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Nothingness is destructive. Emptiness is favorable to a spirit of openness and creativity.
Detachment for a “heart that sees” the neediest.
Today, the Gospel presents Jesus Christ as the Master, who speaks to us about the detachment which we must live by. In the first place, a detachment of our honor and recognition which, every so often, we are looking for: «Beware of (…) being greeted in the marketplace, and occupy the reserved seats in the synagogues and the first places at feasts» (cf. Mk 12:38-39). In this sense, Jesus prevents us from following the bad example of the scribes. In the second place, detachment of material things. Jesus Christ praises the widow while regretting, at the same time, the deceit of the others: «For all of them gave from their plenty, but she gave [the widow] from her poverty and put in everything she had, her very living» (Mk 12:44). He who does not live the detachment of worldly things does live full of his own ego, and is incapable of loving. In such a state of mind there is no “room” for others: neither compassion nor leniency or understanding towards our neighbor.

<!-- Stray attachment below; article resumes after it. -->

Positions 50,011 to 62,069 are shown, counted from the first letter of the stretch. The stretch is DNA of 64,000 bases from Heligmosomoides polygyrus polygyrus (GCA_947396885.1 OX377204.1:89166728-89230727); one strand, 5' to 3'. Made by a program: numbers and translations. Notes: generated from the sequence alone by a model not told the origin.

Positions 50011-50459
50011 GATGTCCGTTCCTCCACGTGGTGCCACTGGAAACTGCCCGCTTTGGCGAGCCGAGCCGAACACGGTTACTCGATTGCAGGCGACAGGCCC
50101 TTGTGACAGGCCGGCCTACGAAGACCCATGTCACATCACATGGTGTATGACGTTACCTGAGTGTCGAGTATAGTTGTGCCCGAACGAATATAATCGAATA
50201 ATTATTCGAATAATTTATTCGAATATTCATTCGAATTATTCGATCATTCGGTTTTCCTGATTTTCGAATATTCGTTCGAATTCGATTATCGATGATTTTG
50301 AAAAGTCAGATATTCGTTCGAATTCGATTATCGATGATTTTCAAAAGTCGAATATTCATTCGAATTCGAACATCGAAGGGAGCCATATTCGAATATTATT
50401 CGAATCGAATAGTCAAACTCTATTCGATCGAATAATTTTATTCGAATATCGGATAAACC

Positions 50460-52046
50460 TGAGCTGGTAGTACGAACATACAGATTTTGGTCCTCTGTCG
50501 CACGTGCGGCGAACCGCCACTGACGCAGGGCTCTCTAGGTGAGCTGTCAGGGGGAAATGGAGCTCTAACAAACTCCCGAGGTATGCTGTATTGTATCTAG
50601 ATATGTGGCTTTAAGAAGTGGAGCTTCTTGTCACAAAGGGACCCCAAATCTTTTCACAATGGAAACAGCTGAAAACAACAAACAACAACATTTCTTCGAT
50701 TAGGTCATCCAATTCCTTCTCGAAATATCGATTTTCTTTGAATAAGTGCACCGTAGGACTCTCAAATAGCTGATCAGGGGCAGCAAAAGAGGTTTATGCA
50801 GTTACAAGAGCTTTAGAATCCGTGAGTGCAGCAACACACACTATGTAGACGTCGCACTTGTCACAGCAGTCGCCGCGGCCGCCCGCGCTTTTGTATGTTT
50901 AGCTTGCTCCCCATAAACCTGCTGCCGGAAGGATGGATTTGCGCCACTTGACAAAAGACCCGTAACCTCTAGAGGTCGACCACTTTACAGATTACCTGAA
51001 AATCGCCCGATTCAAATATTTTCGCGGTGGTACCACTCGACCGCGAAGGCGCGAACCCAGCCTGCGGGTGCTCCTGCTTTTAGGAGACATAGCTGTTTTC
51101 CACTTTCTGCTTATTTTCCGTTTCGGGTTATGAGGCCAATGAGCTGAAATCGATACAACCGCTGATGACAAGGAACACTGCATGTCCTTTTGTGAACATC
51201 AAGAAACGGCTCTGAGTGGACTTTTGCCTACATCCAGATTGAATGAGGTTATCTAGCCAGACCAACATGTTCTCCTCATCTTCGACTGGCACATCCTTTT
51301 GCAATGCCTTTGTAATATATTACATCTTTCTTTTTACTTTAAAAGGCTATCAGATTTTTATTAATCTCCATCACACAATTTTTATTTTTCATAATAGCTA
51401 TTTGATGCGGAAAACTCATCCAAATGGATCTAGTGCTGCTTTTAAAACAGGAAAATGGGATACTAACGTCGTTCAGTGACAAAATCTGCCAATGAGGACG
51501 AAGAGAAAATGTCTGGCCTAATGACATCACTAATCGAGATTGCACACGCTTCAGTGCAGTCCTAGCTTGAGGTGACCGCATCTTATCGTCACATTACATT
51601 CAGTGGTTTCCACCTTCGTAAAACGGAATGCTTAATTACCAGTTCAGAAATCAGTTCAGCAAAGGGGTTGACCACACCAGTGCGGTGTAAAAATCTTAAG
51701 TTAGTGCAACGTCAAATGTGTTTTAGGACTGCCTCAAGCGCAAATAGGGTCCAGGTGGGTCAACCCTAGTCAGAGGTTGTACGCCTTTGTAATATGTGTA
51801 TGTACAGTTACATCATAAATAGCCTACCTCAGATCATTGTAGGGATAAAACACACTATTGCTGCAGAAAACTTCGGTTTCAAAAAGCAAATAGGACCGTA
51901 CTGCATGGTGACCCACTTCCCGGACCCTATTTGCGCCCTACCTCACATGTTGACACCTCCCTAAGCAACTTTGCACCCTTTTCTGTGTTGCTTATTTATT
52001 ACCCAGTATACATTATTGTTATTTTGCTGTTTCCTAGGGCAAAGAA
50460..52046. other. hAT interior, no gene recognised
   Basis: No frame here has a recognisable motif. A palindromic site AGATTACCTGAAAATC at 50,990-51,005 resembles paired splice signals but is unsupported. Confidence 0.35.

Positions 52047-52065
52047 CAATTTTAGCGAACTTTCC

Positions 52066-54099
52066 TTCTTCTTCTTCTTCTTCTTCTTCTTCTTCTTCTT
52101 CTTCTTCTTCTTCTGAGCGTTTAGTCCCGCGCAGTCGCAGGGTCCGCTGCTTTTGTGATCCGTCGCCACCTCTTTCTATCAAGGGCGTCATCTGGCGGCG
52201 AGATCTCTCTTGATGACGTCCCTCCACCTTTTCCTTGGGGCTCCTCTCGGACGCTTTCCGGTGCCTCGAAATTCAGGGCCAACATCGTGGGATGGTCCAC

“I have nothing…” “The jar…shall not go empty.”
Nothingness and emptiness – is there a difference? To speak of nothing brings to mind a sense of desolation and darkness. Emptiness on the other hand, isn’t so desperate; something empty can be filled: mu tea cup is empty but may be filled. Although we may describe times of our life interchangeably using nothingness or emptiness, they have different meanings for Christians.
Today’s first reading recounts the story of Elijah and the widow of Zarephath. The context is this: the Jewish people stopped worshipping the true God to follow false gods, along with the high-ups of society exploiting the poor. So, the Prophet Elijah informs the king that there will be a drought until they repent. And Elijah flees (suite…)